Each time you add something, take a moment to discuss what went into the creation of that thing. If it’s a pine cone, for example, talk about the seed that produced the tree and how it might have gotten there (carried on the back of a raccoon?); the soil, sun and rain that nourished the tree; the wind that shaped the tree and eventually blew the pine cone to the earth; the birds that sang near the pine cone (the pine cone must have enjoyed that!); the gardeners and rangers who cared for the park; the people that picnicked underneath the tree and moved the pine cone aside to the exact spot where you found it; your parent who took you for a walk; your strong hands which carried the pine cone lovingly home.

Express your gratitude for the web of people and resources and actions and magic that went into the existence of this pine cone, on your altar, in this moment. Then, if you wish to ritualize your offering, say:

I am grateful for this pine cone.
I am grateful for the earth, sun, air and rain.
I am grateful for the people and the animals.
I am grateful for the world and all it offers me.

I guarantee this altar will become a thing of beauty filled with both natural and “human-made” items (which all ultimately come from the earth, too). You can paint a sign that says “Gratitude Altar” and hang it up, or decorate the altar. Let your creativity flow and be magical with your children, with this project and all things, for they grow up even faster than you ever imagined they could.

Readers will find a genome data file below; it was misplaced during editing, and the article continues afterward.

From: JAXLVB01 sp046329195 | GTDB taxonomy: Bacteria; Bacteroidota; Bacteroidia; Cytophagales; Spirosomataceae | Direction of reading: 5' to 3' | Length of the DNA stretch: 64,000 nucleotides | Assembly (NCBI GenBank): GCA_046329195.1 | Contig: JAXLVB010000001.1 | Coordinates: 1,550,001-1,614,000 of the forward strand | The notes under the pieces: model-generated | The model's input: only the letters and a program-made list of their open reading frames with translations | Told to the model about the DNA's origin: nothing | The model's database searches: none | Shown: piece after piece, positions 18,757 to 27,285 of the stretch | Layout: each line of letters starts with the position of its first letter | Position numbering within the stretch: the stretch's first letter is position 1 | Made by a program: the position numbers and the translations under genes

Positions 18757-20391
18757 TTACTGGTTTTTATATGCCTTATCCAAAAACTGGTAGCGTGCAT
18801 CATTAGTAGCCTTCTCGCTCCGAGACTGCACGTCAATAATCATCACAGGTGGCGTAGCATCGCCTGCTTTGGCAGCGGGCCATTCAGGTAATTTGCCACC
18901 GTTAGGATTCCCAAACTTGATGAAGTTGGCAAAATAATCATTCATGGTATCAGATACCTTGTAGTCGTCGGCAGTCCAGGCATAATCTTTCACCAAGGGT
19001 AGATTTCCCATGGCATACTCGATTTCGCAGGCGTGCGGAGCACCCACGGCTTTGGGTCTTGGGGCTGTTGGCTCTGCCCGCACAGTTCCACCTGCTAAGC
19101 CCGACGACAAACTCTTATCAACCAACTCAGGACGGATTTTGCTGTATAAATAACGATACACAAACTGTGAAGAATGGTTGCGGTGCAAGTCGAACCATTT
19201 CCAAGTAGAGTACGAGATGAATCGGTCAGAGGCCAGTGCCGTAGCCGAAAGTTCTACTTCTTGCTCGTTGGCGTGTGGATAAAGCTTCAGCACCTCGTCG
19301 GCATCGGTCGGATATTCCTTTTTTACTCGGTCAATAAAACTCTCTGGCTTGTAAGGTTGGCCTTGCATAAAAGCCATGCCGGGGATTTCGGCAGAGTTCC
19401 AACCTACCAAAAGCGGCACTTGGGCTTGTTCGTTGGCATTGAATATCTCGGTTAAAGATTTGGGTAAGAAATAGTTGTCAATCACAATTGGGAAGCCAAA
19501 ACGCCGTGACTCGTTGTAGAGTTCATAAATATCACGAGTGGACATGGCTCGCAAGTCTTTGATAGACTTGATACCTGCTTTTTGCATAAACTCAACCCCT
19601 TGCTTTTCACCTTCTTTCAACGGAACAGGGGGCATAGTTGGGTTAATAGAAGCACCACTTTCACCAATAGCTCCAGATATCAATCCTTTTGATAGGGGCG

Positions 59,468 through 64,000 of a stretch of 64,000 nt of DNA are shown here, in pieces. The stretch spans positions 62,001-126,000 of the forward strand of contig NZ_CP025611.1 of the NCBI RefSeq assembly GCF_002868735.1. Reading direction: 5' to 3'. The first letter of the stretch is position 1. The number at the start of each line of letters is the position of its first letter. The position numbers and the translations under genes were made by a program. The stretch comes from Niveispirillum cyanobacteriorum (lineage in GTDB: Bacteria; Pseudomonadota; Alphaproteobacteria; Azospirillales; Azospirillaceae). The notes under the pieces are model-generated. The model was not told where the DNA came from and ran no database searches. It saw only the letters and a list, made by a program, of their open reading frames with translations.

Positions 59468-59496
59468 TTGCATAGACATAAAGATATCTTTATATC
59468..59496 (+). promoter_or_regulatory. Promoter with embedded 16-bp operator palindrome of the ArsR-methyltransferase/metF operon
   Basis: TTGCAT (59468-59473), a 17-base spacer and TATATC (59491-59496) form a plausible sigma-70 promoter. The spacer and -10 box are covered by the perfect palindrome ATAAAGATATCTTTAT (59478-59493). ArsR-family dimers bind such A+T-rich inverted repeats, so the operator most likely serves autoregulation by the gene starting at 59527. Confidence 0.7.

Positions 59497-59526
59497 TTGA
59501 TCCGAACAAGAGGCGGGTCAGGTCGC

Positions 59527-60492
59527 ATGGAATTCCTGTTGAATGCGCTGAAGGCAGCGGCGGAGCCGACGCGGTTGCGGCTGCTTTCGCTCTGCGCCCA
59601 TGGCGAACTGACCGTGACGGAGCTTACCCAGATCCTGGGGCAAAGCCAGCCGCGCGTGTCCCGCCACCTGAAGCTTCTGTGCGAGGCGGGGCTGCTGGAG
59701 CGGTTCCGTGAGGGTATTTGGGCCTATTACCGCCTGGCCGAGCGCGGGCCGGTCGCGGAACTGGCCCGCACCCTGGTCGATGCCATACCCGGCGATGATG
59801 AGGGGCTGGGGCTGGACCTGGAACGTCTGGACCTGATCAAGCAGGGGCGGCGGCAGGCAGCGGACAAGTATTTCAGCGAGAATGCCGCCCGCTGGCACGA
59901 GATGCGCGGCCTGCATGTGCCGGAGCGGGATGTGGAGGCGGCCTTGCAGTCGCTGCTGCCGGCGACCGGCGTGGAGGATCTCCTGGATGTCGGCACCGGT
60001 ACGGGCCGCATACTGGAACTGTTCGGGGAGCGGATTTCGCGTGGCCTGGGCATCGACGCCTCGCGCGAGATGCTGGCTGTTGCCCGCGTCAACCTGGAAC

I am grateful for you!
Charity


There’s an Ancient Tiny Place

April 1, 2013

I just found out that April is National Poetry Writing Month (NaPoWriMo for short) — an annual project encouraging poets to write one poem each day in April. What a cool idea, and why not give a try? Here’s a link to the NaPoWriMo web site for more info. If you’re inspired to join the project or are already part of it, please leave me a comment so I can follow your work! Here’s my 4/1 poem:

there’s an ancient tiny place

there’s an ancient tiny place
in the core of my heart
where the wind whistles low
and hollow are the walls
and the doorways

there’s an echo swirling round
but you cannot make it out
for its from another time and
something melancholy flies
beneath its shadow

I didn’t used to know
all this pain was waiting here
for I’d mastered how to live
and I’d learned a thousand ways
to do the numbing

I didn’t used to know
of the emptiness behind
all the patching and the pruning
and the silencing and smoothing
and the running

when I slow it all down
and stand and meet what’s there
the terror is just this: it will
engulf, control, abuse
obscure, delete, kill
survive and then forget me

but I sit anyway —
for there’s nothing left to do —
waiting for the stars to fall
and all the worlds to end
and I watch and I listen
to my heart

a little while goes
and on the very other side
I can feel more than see
an old sun shining bright and
something softens like a sigh and
for a time then I can hear
the choir singing

like I never did before
both the awakened and forlorn
hurling souls against the sky
that must gather all their voices
and shelter their illusions
in its bosom

so brazen with their screams
and so trusting with their keening
how I long to open wide
set my sorrow free to fly
and join their story

and then it’s there, exploding out
crashing round, smashing open
all the dead and dying walls
and the locks left over
from the brutal sad and barren
hiding times

and when the rising chorus kisses
on the cheek the olden sun
and melts back to my gaping heart
without a toll
without a threat
without a sound
I’ll be forgiven